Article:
TABLE 1. Status of authorizing legislation and enabling regulations for state cancer registration -- United States, October 1, 1993 =============================================================================================================================================== Authorizing Facility Physician Record Standard Case Research Research Liability State law* reporting reporting access format confidentiality access conduct protection --------------------------------------------------------------------------------------------------------------------------------------------- Alabama no no no no no no no no no Alaska no yes no no yes yes no no no Arizona yes yes yes yes yes yes no no no Arkansas yes no no no no yes yes yes no California yes yes yes yes yes yes yes yes yes Colorado yes yes no yes yes yes yes yes no Connecticut no yes no no yes yes yes yes no Delaware yes yes no yes yes yes no no yes Florida yes yes no no yes yes yes yes yes Georgia no yes no no yes yes yes yes yes Hawaii yes yes no no yes yes yes no yes Idaho no yes yes no yes yes yes yes no Illinois yes yes no yes yes yes yes yes yes Indiana yes yes yes yes yes yes yes yes yes Iowa no no no no no yes yes yes yes Kansas no yes no no yes yes no no no Kentucky yes yes no yes yes yes yes yes yes Louisiana yes yes no yes yes yes no yes yes Maine yes yes no yes yes yes no yes yes Maryland yes yes no yes yes yes yes yes no Massachusetts yes yes no yes yes yes yes yes yes Michigan yes yes no yes yes yes yes yes yes Minnesota yes yes yes yes yes yes yes yes yes Mississippi yes no no no no yes yes yes yes Missouri yes yes no no yes yes yes yes yes Montana yes yes no no yes yes no no no Nebraska yes yes no yes yes yes yes yes yes Nevada yes yes no yes yes yes yes yes yes New Hampshire yes yes yes yes yes yes yes yes no New Jersey yes yes yes yes yes yes yes yes yes New Mexico no no no no no yes no no yes New York yes yes yes yes yes yes yes yes yes North Carolina yes no yes no yes yes no no yes North Dakota no no no no no no no no no Ohio yes yes yes yes yes yes yes yes yes Oklahoma yes no no no yes yes yes yes no Oregon no no no no no no no no no Pennsylvania yes yes no yes yes yes yes yes no Rhode Island yes yes yes yes yes yes yes yes yes South Carolina no no no yes no no no no yes South Dakota yes no no no yes yes yes yes yes Tennessee yes yes no yes yes yes yes yes no Texas yes yes no no yes yes yes yes yes Utah no no no no no no no no no Vermont yes yes yes yes yes yes yes yes yes Virginia yes yes yes yes yes yes no yes no Washington yes yes yes yes yes yes yes yes yes West Virginia yes yes yes yes yes yes no yes yes Wisconsin yes yes yes no yes yes no no yes Wyoming yes yes yes no no no no no no Total with legislation/regulations 38 38 17 27 40 44 32 35 31 --------------------------------------------------------------------------------------------------------------------------------------------- * States that have a regulation authorizing a state cancer registry are Alaska, Connecticut, Georgia, Idaho, Iowa, Kansas, and Utah. ===============================================================================================================================================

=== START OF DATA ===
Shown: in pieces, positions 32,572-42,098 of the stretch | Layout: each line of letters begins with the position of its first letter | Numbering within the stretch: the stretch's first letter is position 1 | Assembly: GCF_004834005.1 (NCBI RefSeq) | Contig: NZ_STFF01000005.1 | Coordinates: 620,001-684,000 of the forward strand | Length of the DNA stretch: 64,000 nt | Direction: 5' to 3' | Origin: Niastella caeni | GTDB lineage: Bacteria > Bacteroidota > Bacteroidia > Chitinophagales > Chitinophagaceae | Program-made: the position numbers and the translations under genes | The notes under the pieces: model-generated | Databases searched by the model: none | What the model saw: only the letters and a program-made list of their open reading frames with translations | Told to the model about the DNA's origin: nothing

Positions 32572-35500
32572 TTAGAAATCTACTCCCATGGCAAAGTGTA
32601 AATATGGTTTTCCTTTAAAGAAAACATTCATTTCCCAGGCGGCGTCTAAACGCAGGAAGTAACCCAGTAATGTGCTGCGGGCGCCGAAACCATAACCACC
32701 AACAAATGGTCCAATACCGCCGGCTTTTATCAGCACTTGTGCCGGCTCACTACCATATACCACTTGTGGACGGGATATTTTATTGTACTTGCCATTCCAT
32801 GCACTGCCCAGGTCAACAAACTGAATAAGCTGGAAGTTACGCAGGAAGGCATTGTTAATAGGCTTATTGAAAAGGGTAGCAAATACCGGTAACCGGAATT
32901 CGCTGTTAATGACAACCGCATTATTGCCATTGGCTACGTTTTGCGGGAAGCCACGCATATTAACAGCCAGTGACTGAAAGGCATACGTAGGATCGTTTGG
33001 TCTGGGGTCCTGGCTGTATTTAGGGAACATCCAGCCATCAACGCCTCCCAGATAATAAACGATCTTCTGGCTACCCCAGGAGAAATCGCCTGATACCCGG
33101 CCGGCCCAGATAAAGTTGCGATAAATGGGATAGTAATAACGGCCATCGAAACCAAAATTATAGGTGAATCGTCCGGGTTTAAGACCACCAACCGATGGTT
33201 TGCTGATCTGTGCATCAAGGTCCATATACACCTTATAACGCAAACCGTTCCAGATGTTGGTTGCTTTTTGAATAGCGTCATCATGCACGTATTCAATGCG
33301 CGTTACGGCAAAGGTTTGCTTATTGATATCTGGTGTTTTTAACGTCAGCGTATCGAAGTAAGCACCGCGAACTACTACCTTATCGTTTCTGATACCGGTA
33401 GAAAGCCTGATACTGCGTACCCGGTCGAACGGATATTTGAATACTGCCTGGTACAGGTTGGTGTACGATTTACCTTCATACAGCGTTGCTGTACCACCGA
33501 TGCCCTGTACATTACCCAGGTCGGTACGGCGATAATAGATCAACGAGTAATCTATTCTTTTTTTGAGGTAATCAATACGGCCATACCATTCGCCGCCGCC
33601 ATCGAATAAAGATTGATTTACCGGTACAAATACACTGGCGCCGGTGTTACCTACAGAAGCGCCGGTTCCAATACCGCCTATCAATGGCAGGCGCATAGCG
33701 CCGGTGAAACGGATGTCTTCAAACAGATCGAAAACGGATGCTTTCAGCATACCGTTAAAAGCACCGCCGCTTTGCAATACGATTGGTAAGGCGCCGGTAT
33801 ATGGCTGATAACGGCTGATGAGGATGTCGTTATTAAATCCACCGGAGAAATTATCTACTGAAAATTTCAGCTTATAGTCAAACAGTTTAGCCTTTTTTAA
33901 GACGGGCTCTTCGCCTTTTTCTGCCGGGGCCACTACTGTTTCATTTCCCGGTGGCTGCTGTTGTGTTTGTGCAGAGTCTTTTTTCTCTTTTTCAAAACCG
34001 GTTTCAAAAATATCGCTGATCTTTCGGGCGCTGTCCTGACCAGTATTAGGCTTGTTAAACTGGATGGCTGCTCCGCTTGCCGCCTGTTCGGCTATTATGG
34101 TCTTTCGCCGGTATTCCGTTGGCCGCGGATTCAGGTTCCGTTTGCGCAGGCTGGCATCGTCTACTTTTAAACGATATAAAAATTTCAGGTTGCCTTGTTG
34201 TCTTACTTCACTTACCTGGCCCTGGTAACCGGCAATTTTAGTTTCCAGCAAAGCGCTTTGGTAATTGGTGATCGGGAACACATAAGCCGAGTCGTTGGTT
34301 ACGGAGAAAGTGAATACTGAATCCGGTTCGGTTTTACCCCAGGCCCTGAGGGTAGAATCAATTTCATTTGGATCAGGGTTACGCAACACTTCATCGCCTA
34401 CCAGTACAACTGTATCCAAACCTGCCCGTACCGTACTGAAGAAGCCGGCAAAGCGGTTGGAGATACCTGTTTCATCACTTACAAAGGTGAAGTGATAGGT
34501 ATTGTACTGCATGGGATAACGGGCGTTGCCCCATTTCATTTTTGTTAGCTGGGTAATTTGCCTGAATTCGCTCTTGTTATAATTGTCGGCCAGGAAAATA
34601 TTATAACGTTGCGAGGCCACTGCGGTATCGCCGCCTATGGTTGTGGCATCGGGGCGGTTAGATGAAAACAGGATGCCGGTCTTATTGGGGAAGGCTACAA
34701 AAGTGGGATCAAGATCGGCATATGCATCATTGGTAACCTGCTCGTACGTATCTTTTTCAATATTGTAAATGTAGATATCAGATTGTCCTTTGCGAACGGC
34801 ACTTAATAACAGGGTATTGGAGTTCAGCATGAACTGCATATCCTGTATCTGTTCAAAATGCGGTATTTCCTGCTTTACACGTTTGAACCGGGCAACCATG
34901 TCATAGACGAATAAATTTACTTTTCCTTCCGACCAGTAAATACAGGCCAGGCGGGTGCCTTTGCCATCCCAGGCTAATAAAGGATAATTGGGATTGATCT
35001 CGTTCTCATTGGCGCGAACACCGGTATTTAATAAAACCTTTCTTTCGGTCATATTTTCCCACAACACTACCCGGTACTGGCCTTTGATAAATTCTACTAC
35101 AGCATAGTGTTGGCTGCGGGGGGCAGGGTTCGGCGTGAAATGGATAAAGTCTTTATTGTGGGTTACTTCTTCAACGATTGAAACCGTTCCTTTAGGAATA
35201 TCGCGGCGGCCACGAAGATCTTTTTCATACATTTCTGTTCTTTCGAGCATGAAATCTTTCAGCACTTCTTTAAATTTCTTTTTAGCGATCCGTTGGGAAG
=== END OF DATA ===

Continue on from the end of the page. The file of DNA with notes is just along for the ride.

Return to top.
Disclaimer All MMWR HTML versions of articles are electronic conversions from ASCII text into HTML. This conversion may have resulted in character translation or format errors in the HTML version. Users should not rely on this HTML document, but are referred to the electronic PDF version and/or the original MMWR paper copy for the official text, figures, and tables. An original paper copy of this issue can be obtained from the Superintendent of Documents, U.S. Government Printing Office (GPO), Washington, DC 20402-9371; telephone: (202) 512-1800. Contact GPO for current prices.**Questions or messages regarding errors in formatting should be addressed to firstname.lastname@example.org.
Page converted: 09/19/98
This page last reviewed 5/2/01